Third Punic War

The Third Punic War (Latin: Tertium Bellum Punicum) (149–146 BC) was the third and last of the Punic Wars fought between the former Phoenician colony of Carthage and the Roman Republic. The Punic Wars were named because of the Roman name for Carthaginians: Punici, or Poenici.This war was a much smaller engagement than the two previous Punic Wars and focused on Tunisia, mainly on the Siege of Carthage, which resulted in the complete destruction of the city, the annexation of all remaining Carthaginian territory by Rome, and the death or enslavement of the entire Carthaginian population. The Third Punic War ended Carthage's independent existence.

Thurmont, Maryland

Thurmont is a town in Frederick County, Maryland, United States. The population was 6,170 at the 2010 census. The town is located in the northern part of Frederick County (north of Frederick, Maryland, the county seat), approximately ten miles from the Pennsylvania border, along U.S. Highway 15. It is very close to Cunningham Falls State Park and Catoctin Mountain Park, which contains the presidential retreat of Camp David. Thurmont is also home to Catoctin Colorfest, an arts and crafts festival that draws in about 125,000 people each autumn.In 2005, Thurmont was designated as a "Main Street Maryland Community."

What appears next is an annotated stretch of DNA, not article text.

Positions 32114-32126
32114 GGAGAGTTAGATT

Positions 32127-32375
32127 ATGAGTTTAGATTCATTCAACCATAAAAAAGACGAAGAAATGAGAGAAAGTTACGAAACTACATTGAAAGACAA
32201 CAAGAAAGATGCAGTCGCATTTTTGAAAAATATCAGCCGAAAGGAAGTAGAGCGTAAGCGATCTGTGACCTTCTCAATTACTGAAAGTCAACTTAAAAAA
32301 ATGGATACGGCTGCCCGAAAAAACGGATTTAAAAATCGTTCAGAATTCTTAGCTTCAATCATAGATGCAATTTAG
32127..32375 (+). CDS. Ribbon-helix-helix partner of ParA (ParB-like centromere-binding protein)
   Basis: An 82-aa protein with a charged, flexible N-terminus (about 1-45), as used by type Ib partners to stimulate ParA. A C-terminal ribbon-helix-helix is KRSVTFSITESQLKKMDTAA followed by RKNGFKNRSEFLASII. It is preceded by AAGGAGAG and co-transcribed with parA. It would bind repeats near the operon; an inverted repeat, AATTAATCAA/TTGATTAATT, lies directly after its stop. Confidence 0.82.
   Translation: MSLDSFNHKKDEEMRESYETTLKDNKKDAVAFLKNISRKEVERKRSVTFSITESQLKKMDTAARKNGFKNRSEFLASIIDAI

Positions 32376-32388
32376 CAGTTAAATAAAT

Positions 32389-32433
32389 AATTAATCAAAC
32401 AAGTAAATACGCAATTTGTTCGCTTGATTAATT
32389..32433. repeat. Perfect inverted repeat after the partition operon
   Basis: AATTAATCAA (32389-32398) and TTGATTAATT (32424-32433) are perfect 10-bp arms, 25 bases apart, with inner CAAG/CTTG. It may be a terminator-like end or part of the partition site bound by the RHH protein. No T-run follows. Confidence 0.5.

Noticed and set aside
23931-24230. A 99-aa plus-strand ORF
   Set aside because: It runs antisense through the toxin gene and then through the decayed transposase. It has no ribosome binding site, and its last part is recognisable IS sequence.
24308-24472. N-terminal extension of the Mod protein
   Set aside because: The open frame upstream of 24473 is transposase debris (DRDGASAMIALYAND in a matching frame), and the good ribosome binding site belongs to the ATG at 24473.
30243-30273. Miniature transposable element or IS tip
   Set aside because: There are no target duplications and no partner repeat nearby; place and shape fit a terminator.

Worlds is a collection of science fiction and fantasy short stories by Eric Flint. It was first published in hardcover and ebook format by Baen Books on February 1, 2009; a paperback edition was issued by the same publisher in October 2011.The collection consists of ten short works of fiction, together with a preface, introductory notes introducing the individual stories and a bibliography of the author's works.